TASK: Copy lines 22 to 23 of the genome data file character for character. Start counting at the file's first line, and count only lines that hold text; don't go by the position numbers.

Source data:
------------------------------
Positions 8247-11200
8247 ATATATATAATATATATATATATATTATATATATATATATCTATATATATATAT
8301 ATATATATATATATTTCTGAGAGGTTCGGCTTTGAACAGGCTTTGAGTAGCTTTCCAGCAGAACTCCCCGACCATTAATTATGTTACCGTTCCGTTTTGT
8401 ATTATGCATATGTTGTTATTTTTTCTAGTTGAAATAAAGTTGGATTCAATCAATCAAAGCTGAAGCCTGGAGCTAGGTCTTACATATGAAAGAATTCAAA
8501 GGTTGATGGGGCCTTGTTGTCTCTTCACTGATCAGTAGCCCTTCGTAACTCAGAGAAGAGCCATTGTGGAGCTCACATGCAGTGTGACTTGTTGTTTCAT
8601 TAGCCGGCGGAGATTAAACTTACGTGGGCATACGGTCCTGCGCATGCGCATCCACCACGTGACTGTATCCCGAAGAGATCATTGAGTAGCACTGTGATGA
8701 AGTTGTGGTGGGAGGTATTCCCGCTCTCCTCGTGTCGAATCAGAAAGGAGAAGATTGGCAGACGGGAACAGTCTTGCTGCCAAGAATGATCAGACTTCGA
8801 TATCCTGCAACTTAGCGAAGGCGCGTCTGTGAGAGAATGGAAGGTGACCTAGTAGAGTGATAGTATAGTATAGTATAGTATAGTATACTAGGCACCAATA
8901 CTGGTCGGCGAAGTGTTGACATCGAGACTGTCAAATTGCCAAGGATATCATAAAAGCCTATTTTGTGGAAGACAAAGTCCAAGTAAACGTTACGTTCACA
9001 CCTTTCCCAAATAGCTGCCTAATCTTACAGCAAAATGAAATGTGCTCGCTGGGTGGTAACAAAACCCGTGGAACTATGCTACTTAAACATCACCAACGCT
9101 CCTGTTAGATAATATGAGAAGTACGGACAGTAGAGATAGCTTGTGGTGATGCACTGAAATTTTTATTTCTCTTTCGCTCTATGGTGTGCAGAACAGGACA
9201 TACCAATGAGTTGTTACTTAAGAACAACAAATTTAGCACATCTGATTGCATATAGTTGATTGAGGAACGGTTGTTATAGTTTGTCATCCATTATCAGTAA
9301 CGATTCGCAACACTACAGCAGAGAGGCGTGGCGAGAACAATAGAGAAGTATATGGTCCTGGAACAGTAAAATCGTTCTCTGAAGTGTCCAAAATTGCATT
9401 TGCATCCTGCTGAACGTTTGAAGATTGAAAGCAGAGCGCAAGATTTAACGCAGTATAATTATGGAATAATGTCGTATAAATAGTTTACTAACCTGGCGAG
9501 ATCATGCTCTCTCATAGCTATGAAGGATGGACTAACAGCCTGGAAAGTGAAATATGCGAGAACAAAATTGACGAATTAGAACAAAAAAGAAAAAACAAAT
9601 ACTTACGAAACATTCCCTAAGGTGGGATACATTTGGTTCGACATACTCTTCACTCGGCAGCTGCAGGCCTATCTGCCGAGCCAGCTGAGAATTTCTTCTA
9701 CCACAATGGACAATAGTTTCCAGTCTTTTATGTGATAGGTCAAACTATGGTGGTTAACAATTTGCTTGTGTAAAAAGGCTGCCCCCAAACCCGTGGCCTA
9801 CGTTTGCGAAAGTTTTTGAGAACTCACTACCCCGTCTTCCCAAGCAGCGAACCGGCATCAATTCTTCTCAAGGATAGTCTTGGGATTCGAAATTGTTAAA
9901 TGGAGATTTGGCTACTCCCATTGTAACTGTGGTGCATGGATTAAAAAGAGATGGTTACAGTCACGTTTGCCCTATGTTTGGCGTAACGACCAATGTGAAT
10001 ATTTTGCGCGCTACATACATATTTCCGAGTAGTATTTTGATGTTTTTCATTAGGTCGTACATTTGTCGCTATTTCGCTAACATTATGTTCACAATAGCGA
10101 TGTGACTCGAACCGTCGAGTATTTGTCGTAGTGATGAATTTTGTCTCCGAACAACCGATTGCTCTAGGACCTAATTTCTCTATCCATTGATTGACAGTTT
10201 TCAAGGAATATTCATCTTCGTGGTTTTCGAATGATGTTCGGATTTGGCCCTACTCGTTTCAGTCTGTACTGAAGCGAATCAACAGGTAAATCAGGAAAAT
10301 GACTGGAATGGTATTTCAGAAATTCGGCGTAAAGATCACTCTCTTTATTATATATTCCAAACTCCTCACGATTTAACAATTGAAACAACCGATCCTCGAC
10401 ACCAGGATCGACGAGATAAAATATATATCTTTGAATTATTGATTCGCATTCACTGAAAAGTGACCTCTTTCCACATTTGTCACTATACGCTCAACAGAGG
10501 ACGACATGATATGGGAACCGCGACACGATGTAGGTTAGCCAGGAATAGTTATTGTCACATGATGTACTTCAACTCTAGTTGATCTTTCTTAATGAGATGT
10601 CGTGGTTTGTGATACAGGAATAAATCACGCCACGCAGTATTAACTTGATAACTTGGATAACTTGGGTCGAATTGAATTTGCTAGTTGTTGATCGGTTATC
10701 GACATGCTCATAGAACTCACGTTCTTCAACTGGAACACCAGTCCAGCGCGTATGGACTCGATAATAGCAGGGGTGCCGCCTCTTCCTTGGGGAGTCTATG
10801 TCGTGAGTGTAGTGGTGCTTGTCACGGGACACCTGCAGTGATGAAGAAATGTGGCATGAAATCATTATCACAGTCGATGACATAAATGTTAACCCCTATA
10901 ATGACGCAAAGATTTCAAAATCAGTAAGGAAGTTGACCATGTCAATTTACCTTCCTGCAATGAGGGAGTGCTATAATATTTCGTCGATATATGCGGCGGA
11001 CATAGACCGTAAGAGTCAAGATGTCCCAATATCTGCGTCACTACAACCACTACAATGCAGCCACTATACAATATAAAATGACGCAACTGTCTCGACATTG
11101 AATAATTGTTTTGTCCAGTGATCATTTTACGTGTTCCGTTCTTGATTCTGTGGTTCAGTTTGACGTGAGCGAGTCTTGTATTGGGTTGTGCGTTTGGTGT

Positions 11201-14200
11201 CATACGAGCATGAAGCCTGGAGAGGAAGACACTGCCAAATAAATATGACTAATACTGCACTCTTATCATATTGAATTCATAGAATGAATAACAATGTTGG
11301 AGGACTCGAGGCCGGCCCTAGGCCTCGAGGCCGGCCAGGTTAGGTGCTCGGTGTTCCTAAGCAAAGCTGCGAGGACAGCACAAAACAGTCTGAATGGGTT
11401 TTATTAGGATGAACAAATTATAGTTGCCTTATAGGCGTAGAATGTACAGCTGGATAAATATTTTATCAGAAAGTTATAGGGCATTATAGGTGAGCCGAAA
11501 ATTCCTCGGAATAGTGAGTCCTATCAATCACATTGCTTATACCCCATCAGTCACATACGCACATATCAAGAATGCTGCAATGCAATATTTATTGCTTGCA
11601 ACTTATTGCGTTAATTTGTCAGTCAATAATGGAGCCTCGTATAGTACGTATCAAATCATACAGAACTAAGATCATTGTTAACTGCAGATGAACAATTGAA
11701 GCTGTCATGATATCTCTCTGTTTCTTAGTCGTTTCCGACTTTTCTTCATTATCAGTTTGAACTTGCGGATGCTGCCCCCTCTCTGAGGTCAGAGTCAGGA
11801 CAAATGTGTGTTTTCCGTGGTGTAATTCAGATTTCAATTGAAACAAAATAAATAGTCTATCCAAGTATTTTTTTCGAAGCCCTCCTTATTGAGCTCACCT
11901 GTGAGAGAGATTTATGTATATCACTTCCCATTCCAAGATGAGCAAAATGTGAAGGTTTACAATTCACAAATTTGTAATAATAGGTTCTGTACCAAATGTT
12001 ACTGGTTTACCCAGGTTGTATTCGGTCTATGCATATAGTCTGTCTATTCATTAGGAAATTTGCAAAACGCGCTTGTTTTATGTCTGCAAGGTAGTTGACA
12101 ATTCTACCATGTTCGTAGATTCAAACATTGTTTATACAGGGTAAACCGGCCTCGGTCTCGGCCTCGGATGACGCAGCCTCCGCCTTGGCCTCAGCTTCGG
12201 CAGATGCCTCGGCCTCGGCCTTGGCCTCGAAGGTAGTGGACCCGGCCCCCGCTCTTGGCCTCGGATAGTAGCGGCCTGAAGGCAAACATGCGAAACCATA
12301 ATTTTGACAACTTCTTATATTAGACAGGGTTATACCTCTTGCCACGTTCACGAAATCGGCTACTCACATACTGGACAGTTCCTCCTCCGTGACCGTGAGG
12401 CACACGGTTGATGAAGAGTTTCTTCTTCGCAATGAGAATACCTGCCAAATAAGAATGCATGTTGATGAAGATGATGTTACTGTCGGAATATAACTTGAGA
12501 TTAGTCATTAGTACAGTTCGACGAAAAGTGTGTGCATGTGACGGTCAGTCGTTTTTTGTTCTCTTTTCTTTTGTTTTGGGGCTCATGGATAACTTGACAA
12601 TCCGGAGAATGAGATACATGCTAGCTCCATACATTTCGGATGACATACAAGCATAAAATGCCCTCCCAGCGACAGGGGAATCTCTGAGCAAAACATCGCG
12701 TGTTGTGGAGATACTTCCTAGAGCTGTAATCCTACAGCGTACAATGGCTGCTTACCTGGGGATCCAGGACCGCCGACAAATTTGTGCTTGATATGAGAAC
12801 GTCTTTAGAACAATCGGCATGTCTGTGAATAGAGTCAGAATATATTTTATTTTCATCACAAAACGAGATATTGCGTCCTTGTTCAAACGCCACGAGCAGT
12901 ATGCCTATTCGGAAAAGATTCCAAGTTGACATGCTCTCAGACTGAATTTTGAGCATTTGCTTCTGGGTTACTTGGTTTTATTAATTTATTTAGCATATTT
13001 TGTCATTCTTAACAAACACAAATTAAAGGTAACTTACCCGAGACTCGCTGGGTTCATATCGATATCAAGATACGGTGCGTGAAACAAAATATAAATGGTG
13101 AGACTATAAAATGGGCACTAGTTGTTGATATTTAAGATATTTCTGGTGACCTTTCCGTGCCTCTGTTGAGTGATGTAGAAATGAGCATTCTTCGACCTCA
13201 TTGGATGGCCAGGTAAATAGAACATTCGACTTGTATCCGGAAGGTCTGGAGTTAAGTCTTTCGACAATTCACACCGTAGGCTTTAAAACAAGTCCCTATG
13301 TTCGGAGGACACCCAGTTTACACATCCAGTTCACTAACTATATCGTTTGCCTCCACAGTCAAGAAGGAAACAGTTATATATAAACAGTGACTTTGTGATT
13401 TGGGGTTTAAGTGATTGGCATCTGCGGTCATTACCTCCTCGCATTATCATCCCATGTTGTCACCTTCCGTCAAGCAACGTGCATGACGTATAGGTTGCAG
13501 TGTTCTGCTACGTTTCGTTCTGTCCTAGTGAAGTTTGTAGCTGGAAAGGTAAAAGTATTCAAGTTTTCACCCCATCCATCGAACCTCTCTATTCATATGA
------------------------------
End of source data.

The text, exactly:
10201 TCAAGGAATATTCATCTTCGTGGTTTTCGAATGATGTTCGGATTTGGCCCTACTCGTTTCAGTCTGTACTGAAGCGAATCAACAGGTAAATCAGGAAAAT
10301 GACTGGAATGGTATTTCAGAAATTCGGCGTAAAGATCACTCTCTTTATTATATATTCCAAACTCCTCACGATTTAACAATTGAAACAACCGATCCTCGAC